Getresponse’s autoresponder functionality is a key selling point – it offers one of the most extensive feature sets available.
You can send time-based or action-based messages; time-based options comprise cycles like the illustration above, and also action-based messages can be triggered by user actions or advice, such as:
subscriptions to particular lists
changes connected tastes
completed transactions / targets
changes in consumer information
Recently Getresponse launched a new version of their new autoresponder functionality, known as’Marketing Automation.’
This permits you to create automation workflows with a drag and drop builder – you essentially set up an’automation flowchart’ that educates Getresponse what to do if a user opens a specific deal, clicks on a certain link .
This type of performance goes way beyond what has traditionally been on offer from autoresponders, and allows you to make an individual journey which may be customised to the nth degree.
To get a fast overview I would suggest having a look in Getresponse’s video overview for Marketing Automation.
It’s important to notice, however, these more innovative marketing automation features are only available on the pricier programs – the’Guru’ plan and upward. Getresponse Com
Landing page Builder
Online advertising campaigns that use landing pages will usually generate far more leads if, instead of simply directing people to some (cluttered!) Site, they point users to appealing’squeeze pages’ containing clear information and a clean, well-designed data capture type.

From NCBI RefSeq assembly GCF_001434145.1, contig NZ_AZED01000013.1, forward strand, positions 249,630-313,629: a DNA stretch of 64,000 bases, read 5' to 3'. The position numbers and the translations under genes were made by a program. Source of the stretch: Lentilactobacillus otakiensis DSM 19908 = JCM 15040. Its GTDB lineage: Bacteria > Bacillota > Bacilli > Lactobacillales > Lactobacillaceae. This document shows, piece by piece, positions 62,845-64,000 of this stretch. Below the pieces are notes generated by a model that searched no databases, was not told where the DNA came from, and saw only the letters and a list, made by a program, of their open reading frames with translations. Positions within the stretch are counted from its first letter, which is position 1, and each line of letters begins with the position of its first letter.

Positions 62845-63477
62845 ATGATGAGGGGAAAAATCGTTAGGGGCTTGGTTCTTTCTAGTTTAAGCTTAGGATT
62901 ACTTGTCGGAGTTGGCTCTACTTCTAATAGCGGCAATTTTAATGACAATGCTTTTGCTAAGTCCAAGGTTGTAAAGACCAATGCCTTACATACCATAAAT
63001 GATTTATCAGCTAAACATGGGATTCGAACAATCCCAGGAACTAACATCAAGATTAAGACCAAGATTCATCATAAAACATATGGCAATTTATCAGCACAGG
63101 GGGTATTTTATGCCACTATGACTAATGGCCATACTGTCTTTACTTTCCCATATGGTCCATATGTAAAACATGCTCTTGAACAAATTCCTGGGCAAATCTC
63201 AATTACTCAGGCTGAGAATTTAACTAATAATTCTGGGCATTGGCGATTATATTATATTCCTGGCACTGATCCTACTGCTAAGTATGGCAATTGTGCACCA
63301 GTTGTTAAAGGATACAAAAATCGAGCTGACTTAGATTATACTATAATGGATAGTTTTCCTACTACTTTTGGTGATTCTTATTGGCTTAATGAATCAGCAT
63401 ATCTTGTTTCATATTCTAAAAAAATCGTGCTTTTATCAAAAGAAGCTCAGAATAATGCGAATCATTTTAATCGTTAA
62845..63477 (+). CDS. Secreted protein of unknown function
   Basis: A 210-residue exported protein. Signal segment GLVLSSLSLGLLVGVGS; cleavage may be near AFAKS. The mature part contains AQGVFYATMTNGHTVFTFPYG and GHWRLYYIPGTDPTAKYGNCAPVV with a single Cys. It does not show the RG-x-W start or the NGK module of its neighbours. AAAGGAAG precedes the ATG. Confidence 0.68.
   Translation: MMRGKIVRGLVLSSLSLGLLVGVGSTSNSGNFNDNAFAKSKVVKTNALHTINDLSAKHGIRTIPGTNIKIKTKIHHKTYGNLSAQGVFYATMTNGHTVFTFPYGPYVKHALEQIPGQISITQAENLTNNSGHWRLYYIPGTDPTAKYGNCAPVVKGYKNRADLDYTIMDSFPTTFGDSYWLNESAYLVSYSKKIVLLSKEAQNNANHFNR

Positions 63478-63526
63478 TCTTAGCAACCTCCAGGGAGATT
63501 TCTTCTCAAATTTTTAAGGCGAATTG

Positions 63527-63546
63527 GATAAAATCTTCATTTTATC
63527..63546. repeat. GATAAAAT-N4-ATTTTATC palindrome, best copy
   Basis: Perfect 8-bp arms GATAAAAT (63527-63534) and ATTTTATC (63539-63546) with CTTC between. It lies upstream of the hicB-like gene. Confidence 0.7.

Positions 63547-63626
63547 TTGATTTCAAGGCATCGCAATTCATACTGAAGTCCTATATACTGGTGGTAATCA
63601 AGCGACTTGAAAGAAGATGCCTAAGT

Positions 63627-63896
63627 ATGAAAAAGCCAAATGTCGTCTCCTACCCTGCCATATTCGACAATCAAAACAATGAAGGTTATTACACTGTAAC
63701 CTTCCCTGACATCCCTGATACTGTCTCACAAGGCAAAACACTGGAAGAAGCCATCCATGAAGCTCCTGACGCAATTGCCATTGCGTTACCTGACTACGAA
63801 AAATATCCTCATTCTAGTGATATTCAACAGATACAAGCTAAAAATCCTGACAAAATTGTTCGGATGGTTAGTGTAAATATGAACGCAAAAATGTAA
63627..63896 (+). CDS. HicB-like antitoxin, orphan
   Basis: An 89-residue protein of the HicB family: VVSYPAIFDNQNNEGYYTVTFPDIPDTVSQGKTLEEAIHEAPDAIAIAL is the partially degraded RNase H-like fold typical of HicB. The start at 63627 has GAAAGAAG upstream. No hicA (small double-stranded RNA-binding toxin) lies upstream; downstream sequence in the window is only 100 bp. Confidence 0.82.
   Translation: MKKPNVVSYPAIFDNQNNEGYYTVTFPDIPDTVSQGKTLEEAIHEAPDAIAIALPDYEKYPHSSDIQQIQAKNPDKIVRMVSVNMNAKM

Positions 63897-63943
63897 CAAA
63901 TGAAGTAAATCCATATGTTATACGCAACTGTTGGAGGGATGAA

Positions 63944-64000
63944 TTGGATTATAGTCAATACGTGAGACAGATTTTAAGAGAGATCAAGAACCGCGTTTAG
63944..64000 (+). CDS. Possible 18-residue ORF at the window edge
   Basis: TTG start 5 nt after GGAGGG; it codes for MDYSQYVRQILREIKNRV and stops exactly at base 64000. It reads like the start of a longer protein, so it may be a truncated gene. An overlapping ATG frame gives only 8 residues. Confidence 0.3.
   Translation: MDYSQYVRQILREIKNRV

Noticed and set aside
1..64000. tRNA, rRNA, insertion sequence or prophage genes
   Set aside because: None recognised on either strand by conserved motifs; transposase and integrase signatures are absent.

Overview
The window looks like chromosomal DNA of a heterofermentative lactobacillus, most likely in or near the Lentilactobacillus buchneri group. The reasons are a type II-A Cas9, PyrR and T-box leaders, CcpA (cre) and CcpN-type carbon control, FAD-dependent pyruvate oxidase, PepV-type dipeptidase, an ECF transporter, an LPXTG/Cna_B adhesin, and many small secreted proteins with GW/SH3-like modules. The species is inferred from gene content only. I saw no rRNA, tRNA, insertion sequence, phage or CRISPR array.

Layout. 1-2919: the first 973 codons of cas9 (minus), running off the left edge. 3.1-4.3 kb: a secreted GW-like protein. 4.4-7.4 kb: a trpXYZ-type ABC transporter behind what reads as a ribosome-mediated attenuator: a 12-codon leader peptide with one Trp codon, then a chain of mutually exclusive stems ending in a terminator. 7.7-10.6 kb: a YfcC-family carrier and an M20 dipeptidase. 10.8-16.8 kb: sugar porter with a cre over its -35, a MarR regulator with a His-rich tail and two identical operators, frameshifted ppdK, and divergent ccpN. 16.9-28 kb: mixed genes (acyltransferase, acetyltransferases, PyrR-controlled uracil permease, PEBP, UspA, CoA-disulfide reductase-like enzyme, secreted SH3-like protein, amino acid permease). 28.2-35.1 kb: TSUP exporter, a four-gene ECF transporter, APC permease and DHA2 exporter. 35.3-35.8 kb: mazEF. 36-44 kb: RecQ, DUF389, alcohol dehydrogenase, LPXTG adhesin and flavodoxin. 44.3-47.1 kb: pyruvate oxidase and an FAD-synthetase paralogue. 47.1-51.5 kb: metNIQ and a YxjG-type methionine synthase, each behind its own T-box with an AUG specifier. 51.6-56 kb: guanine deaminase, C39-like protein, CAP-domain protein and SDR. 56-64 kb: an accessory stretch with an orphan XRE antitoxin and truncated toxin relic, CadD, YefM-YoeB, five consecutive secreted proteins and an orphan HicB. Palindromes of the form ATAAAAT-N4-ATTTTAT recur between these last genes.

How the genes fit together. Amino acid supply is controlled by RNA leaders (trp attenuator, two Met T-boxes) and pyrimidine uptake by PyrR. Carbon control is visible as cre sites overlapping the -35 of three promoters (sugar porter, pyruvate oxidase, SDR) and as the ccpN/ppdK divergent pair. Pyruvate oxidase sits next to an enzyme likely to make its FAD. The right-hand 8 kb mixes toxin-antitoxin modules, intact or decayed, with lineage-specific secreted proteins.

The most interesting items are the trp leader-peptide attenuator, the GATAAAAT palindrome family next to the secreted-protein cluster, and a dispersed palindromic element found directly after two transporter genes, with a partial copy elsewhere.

Getresponse provides something quite useful in this respect that most of its rivals don’t: a landing page founder (and one that is mobile-friendly to boot).
Products such as Campaign Monitor and Aweber ask that you use a third party (and paid-for) landing page generating tool like Unbounce or Instapage; Mailchimp recently introduced some landing page functionality but it’s yet to become as sophisticated at Getresponse’s.
However, unless you’re on a Getresponse’Pro’,’Max’ or’Enterprise’ plan, the Getresponse landing page functionality is fairly limited: you can just create one landing page, that can simply be displayed 1,000 times a month.
Also, and very importantly, you can’t utilize the landing page A/B testing performance on the least expensive Getresponse program (where the system indicates a sample of your customers different variations of your landing page, calculates conversion speeds, and ultimately rolls out the top performing landing page mechanically ).
If you are serious about landing pages – and they are certainly a useful feature – then it’s definitely worth considering one of the costlier Getresponse plans.
You may purchase the Landing Pages attribute as an add-on to get an additional $15 a month, however very frustratingly, although the add-on permits you to display an unlimited number of landing pages to prospective subscribers, it does not include A/B testing.